Andy Weir's The Martian: focusing on the process and not the outcomeMindful Living
At The Mindful Company, we love our movies, and the latest one on our radar is Ridley Scott's The Martian. Based on the novel of the same name by Andy Weir, The Martian focuses on Mark Watney (played by Matt Damon), who, during a windstorm on Mars, is accidentally left behind by his team.
Due to the relative positions of Earth and Mars, the earliest a rescue operation could arrive would be hundreds and hundreds of days - a far longer time period than Watney has food to survive. Staying alive is one aspect of Watney's adventure, but he also has to keep his sanity despite experiencing extreme isolation. Studies have shown that isolation is detrimental to both our physical and mental health. Chronically lonely people, for example, are more likely to have high blood pressure; develop dementia, Alzheimer's and infections; and die early. Extreme isolation, such in the case of prisoners, can cause a number of mental health conditions too, including anxiety, mood swings, paranoia, and decreased mental capabilities.
Despite being isolated over 140 million miles away from Earth for an extended period of time, Watney manages to stay resilient and calm - focusing on each immediate step in front of him. Weir told Ars Technica that he purposely avoided discussing the psychological challenges that Watney would have undoubtedly grappled with, instead deciding to give Watney an almost superhuman ability to deal with stress and solitude.
"I didn't want the book to be a deep character study of crippling loneliness and depression," Weir said. "There are a bunch of severe psychological effects that would happen to someone being isolated for almost two years. And also the anxiety and stress of being on the verge of death from various problems for so long—most people would not be able to handle that. The loneliness, the isolation, the anxiety, and stress—I mean, it would take an enormous psychological toll. And I didn’t deal with any of that. I just said like, 'Nope, that’s not how Mark Watney rolls.'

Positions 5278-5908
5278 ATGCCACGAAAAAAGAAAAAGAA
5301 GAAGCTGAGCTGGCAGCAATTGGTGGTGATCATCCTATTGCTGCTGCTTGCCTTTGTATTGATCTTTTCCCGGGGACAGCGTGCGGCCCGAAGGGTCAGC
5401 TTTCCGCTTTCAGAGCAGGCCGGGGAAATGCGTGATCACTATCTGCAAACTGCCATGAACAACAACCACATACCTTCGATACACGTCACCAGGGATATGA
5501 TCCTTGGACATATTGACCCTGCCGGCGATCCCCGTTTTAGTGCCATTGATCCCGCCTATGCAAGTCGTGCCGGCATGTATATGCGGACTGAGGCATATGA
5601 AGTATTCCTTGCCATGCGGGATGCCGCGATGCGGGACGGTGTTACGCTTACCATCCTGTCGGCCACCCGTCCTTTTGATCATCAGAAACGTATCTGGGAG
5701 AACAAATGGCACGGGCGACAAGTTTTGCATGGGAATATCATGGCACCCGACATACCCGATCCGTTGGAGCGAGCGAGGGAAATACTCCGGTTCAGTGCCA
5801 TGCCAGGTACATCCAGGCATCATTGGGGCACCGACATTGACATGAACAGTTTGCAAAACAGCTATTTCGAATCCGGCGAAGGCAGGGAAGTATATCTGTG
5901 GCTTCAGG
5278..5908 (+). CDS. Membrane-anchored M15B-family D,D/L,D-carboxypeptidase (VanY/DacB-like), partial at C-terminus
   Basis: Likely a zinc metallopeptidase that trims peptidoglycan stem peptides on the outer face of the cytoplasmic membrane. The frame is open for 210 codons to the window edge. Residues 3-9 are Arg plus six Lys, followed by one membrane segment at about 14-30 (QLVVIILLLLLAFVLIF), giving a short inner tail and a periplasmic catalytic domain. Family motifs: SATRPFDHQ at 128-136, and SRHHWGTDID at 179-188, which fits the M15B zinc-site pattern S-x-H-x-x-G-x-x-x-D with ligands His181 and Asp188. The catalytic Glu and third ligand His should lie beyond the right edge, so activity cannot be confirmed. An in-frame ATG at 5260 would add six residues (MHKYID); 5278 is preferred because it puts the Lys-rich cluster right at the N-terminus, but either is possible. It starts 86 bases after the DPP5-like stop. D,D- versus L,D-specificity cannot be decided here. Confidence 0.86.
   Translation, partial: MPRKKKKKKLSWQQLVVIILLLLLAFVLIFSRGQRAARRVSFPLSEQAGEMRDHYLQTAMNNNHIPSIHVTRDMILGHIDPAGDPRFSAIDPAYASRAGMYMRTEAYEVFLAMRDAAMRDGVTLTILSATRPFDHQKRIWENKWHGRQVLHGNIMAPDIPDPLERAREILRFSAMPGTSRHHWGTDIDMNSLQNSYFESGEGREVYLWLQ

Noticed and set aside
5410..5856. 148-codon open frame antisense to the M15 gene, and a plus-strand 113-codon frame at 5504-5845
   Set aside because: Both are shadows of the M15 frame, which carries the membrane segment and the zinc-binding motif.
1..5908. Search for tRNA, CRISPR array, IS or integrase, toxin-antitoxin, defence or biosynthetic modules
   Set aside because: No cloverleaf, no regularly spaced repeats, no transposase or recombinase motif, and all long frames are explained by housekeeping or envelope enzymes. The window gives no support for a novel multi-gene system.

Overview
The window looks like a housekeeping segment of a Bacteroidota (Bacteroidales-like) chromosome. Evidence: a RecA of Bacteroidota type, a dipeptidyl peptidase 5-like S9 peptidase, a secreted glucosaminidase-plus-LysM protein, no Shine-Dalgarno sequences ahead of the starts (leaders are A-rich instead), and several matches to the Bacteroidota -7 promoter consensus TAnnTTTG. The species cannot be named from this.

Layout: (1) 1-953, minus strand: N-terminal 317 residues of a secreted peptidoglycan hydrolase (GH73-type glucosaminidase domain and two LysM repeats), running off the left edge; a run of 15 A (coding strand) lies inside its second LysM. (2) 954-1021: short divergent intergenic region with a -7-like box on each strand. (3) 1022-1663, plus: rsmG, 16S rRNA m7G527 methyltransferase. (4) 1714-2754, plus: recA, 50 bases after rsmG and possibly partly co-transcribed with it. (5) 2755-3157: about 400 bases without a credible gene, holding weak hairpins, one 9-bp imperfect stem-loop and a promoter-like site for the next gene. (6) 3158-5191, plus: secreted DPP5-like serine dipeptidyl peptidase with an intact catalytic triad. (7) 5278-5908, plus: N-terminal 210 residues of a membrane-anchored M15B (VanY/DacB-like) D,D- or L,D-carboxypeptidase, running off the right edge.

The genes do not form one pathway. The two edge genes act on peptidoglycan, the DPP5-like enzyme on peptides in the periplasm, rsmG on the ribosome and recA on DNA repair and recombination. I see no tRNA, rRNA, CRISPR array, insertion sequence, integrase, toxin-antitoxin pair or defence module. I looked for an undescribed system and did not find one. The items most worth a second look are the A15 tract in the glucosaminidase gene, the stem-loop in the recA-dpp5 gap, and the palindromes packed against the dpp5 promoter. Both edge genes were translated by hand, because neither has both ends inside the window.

Deliberately omitting the consequences of extreme isolation may initially seem like an inaccurate depiction. However, in fact, Weir and Ridley Scott were not entirely wrong in their depiction of Watney's emotional health. In addition to their intelligence, training, and expertise, astronauts like Watney are specifically chosen for missions like these because of their above-average displays of mental and emotional resilience, and determination.
Dr. Jim Green, director of NASA's planetary science division, and who Ridley Scott consulted to ensure every aspect of the film is as realistic as possible, said, "I see that determination in our scientist and our engineers, and that is an absolutely essential characteristic of our astronauts. Just as important if not even more important than a high IQ...[Astronauts] would have better coping skills [in such emergency situations, such as severe isolation]. That's one of the things that NASA looks for in their astronauts.
What can we learn from Watney's superhuman ability to be mentally resilient?
In the film, Watney said:
"At some point, everything's going to go south on you. You’re going to say, 'This is it. This is how I end.' Now, you can either accept that, or you can get to work....You just do the math and solve the problem. And then onto the next problem and solve that problem. And solve the next problem too. And if you solve enough problems, you get to go home."
Part of being mentally resilient is about focusing on the process and less on the outcome - it's another way of saying "it's about the journey, not the destination". When faced with an apparently difficult and impossible destination, such as being stranded on Mars, it is better to break the problem up into manageable parts and focus on each next immediate step. If you're anxious and caught up in the outcome, it may paralyse and prevent you from moving forward and carrying out the next necessary step that is within your control.
Why focus on the process and not the outcome?
1. By focusing on the process, rather than the outcome, it puts you more in control. You have control over the next immediate step, but you only have partial control over whether you reach that specific goal. Focus on what you are able to control at this moment.
2. When you're focused on a specific outcome, you're less inclined to experiment, less open to long shots, and less likely to stumble on an even better outcome than the one you were aiming for.
3. You may find yourself enjoying the process more, or in Watney's case, less likely to entertain negativity and unproductive thoughts. Life is lived in the present, not the future, and happiness is a process, not a place.
4. You allow yourself to better enjoy whatever outcome does occur. Things rarely turn out exactly the way we expect them to. If your happiness depends on your success, and if your success is predicated on a specific outcome, you are setting yourself up for a higher likelihood of disappointment and frustration. Instead let go of the need for any particular outcome, and you increase your chance of success and contentment. Happiness is better derived from knowing you gave it your best shot.
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The Mindful Company Team